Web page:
CTG is the most commonly used procedure to evaluate the fetal heart rate before and during labor. Despite its introduction in the late 1960s, this method's usefulness has been controversial.

In addition to the technical difficulties inherent to the method, including data analysis in adipose patients, active fetuses, or multiple gestations, confusion between fetal and maternal pulse, and assessment during water delivery, there is also a concern regarding the significant inter- and intra-observer variability resulting from the visual interpretation of CTG traces.

Furthermore, strong contractions or changing labor positions of the parturient can also pose a challenge.

Unreliable CTG interpretation can potentially result in unwarranted medical interventions, such as cesarean section and vaginal-operative deliveries.1

Over the last 15 years, CSEM has been dedicated to developing technologies for measuring multimodal physiological parameters. This has led to a new architecture for "cooperative sensors" based on active electrodes connected via a bus comprising only two unshielded wires.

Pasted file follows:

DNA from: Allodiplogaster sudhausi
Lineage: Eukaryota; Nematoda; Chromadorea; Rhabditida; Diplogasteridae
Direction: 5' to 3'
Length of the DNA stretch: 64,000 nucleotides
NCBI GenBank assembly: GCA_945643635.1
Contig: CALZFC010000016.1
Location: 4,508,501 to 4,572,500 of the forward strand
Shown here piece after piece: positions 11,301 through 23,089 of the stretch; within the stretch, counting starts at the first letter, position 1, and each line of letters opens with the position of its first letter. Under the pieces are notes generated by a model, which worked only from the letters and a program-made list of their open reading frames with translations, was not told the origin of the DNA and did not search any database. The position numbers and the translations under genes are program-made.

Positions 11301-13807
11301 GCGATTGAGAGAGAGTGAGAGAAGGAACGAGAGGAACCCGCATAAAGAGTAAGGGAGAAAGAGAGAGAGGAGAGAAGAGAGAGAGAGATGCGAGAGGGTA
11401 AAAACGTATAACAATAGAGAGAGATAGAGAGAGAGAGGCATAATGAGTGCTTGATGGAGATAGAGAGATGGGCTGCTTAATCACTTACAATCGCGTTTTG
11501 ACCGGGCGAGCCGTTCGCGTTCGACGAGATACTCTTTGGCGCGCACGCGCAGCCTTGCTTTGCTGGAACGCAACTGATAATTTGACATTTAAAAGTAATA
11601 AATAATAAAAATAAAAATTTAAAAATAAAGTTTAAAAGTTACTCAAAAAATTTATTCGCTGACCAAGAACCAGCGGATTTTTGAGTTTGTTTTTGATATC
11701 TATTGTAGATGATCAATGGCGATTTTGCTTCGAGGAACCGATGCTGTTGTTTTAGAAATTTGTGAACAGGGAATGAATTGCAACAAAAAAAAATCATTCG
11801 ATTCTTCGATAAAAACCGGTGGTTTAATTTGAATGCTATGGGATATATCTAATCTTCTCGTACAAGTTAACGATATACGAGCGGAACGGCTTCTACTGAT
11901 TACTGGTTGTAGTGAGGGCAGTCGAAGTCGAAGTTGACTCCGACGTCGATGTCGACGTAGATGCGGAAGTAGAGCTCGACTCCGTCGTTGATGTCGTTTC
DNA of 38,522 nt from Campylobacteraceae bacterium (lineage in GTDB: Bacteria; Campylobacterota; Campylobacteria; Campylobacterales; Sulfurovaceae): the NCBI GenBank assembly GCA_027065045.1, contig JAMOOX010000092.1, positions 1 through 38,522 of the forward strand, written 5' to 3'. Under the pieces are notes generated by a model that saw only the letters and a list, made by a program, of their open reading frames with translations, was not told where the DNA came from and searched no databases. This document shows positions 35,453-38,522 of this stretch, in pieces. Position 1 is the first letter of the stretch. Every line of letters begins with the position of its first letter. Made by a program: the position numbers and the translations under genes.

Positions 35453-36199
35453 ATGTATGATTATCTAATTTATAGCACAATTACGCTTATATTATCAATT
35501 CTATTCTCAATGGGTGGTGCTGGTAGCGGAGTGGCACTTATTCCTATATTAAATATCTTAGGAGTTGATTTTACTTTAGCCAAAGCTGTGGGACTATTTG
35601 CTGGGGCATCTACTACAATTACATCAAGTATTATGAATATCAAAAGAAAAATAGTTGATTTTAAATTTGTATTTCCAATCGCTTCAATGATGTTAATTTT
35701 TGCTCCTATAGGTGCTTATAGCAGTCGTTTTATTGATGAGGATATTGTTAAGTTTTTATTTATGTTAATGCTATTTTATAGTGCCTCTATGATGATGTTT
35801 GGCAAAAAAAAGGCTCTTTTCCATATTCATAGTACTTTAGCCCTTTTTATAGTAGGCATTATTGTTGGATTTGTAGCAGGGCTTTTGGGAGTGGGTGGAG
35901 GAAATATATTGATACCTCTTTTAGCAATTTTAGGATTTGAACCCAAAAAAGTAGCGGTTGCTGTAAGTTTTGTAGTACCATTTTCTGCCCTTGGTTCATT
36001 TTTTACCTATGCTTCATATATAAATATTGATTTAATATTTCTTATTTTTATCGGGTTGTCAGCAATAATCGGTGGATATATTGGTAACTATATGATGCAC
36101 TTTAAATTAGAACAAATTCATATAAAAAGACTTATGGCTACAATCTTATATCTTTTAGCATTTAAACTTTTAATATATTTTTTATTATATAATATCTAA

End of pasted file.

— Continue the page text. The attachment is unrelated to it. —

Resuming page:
As a result, this technology significantly simplifies the cabling complexity of the sensor system.2 The two unshielded wires serve a dual purpose, providing a common reference potential required for biopotential measurements and also enabling synchronization, data transfer, and powering of the sensors.

Connection diagram of the ELAINE system comprising a master unit, 8 cooperative sensors (M1 to M8), and a bus made of 2 unshielded wires connecting the master to the cooperative sensors.